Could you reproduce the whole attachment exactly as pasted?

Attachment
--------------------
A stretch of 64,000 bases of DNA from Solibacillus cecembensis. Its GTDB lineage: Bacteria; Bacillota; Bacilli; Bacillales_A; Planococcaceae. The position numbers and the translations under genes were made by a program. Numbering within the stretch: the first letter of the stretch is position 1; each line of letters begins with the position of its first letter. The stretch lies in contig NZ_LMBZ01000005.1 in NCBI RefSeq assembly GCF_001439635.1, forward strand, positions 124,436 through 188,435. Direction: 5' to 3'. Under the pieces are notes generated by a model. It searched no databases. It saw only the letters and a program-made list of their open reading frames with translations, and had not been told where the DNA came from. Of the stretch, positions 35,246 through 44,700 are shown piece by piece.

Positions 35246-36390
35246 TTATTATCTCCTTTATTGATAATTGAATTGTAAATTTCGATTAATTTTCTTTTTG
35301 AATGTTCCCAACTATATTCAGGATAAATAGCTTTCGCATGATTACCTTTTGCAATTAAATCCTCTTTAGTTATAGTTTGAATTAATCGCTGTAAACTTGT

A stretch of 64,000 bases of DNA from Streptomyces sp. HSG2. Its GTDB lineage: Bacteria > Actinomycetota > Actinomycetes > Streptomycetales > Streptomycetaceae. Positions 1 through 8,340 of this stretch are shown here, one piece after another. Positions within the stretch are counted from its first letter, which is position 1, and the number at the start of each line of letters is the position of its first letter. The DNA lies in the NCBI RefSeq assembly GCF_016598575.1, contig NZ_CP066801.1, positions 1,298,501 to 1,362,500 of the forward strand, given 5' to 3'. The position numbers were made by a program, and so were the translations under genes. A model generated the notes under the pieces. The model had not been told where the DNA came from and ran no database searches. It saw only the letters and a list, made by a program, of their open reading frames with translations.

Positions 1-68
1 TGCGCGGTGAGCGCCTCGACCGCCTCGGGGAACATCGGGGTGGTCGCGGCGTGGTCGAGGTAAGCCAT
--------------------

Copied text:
A stretch of 64,000 bases of DNA from Solibacillus cecembensis. Its GTDB lineage: Bacteria; Bacillota; Bacilli; Bacillales_A; Planococcaceae. The position numbers and the translations under genes were made by a program. Numbering within the stretch: the first letter of the stretch is position 1; each line of letters begins with the position of its first letter. The stretch lies in contig NZ_LMBZ01000005.1 in NCBI RefSeq assembly GCF_001439635.1, forward strand, positions 124,436 through 188,435. Direction: 5' to 3'. Under the pieces are notes generated by a model. It searched no databases. It saw only the letters and a program-made list of their open reading frames with translations, and had not been told where the DNA came from. Of the stretch, positions 35,246 through 44,700 are shown piece by piece.

Positions 35246-36390
35246 TTATTATCTCCTTTATTGATAATTGAATTGTAAATTTCGATTAATTTTCTTTTTG
35301 AATGTTCCCAACTATATTCAGGATAAATAGCTTTCGCATGATTACCTTTTGCAATTAAATCCTCTTTAGTTATAGTTTGAATTAATCGCTGTAAACTTGT

A stretch of 64,000 bases of DNA from Streptomyces sp. HSG2. Its GTDB lineage: Bacteria > Actinomycetota > Actinomycetes > Streptomycetales > Streptomycetaceae. Positions 1 through 8,340 of this stretch are shown here, one piece after another. Positions within the stretch are counted from its first letter, which is position 1, and the number at the start of each line of letters is the position of its first letter. The DNA lies in the NCBI RefSeq assembly GCF_016598575.1, contig NZ_CP066801.1, positions 1,298,501 to 1,362,500 of the forward strand, given 5' to 3'. The position numbers were made by a program, and so were the translations under genes. A model generated the notes under the pieces. The model had not been told where the DNA came from and ran no database searches. It saw only the letters and a list, made by a program, of their open reading frames with translations.

Positions 1-68
1 TGCGCGGTGAGCGCCTCGACCGCCTCGGGGAACATCGGGGTGGTCGCGGCGTGGTCGAGGTAAGCCAT